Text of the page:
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Bulletin 4H1767
4-H Nature Connections: Track Patterns




Purpose: Understand how animals move and why different animals might make different types of tracks

Location: A place where you can observe tracks. Newly fallen snow is great. Sand or mud works too. You can also use a pan of water and a long sidewalk.

Time required: 30 minutes or more


  • Nature journal for each participant
  • Tape measure for each pair or small group

Background: Looking at animal tracks in new fallen snow can reveal a huge amount of information about the wildlife living in a particular area.

Getting Ready: Make sure the area you have planned is good for observing tracks. Walk through the area at various times to see how long tracks remain visible. If you are using a pan of water and a long sidewalk, observe how long tracks remain before evaporating.


 1. Ask: Do you think all people will make the same tracks? Does a particular animal’s track always look the same?

2. Have several participants (ideally of different heights) walk at a normal pace through an area and leave tracks.

3. Using a tape measure, have participants measure the distance between the tracks. It does not matter how they measure, as long as they are consistent and measure each track the same way. Allow participants to make observations about the footprints. Ask: Is the whole foot making an impression or only part of the foot? How deep are different parts of the footprint in mud, sand, or snow? Have participants create a table in their nature journals like the one shown to record observations.

4. Ask participants to predict how moving differently might change the track pattern.

5. Repeat the experiment with participants moving in different ways, such as running, skipping, or hopping. They can also try walking on their heels or tiptoes, marching, trying to walk silently (like a ninja), stomping, or walking backward.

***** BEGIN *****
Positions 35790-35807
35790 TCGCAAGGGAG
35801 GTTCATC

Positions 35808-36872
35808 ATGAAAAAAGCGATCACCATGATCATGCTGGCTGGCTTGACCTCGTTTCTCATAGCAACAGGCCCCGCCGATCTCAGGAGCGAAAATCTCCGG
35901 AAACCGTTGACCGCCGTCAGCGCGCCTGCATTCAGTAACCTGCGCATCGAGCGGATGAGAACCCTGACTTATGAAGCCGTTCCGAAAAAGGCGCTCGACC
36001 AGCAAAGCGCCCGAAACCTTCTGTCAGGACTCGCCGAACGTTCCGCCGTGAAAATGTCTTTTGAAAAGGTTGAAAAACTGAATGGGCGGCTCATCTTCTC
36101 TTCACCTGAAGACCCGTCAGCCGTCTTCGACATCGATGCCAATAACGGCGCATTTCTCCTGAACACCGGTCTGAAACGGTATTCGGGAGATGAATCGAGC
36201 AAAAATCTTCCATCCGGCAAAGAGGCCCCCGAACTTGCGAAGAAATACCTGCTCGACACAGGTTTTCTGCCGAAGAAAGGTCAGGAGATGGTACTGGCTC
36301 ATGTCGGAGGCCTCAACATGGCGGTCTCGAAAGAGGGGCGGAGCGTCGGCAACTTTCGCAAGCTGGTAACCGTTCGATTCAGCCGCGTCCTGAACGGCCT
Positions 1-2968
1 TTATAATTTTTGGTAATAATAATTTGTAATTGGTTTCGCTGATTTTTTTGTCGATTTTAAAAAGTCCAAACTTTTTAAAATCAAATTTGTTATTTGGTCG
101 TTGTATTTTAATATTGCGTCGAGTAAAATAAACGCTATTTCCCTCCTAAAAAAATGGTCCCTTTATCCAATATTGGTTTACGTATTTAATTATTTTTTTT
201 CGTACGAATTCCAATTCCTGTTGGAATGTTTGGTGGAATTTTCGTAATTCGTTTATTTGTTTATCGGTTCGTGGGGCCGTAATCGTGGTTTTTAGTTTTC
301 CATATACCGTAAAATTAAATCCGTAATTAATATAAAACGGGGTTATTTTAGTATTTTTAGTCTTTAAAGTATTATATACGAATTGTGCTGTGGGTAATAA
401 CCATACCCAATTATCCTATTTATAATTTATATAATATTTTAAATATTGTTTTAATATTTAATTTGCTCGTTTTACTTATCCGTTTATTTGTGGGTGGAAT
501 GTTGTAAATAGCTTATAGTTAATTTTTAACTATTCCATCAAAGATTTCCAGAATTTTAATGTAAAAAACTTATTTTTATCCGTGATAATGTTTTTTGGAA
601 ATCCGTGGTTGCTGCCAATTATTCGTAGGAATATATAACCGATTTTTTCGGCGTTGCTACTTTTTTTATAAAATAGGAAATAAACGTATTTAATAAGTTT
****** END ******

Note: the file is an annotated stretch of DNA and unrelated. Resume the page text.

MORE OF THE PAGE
6. They can even try moving on all fours like different animals. (Check out the Michigan State University Extension Diddly-Squat science lesson: Why Are Animals’ Feet Different? at Ask participants to move like a rabbit, squirrel, or deer. Compare it to actual track patterns in a book or online.


Track Observations


Height of person

Type of movement (such as running, walking, or hopping)

Distance between tracks

Other observations

















Wrap-Up: What conclusions can you make about tracks? Do taller people make longer tracks? How does speed affect the tracks? Can you tell if someone was walking backward or forward by looking at their tracks? What discoveries did you make about tracks?

Variations: If you have pets or livestock, walk or run with them. Then, make guesses as to how the change of pace changes the tracks.


Michigan State University Extension. (2018.) Teaching science when you don’t know diddly-squat lesson: Why are animals’ feet different?

Murie, O. J., Elbroch, M., & Peterson, R. T. (2005). Peterson field guide to animal tracks (3rd ed.). Houghton Mifflin.

Selsam, M. E. (1999). Big tracks, little tracks: Following animal prints. Harper Collins.

4-H and MSU Extension Strengthening Michigan’s Academic Standards

The Michigan 4-H Nature Connections lessons are intentionally designed to enhance the Michigan Academic Standards from the Michigan Department of Education (,4615,7-140-28753---,00.html). These lessons provide an opportunity for youth to engage in and apply Michigan’s formal education standards. In doing so, young people develop the skills needed to succeed with critical thinking, collaboration, communication, and additional career-necessary competencies. Youth develop these skills in a real-world setting to experience direct concept application and personal growth. This is accomplished in a way that includes hands-on activities, experiential learning to meet students where they are, and recognition of various ways of synthesizing and applying knowledge.




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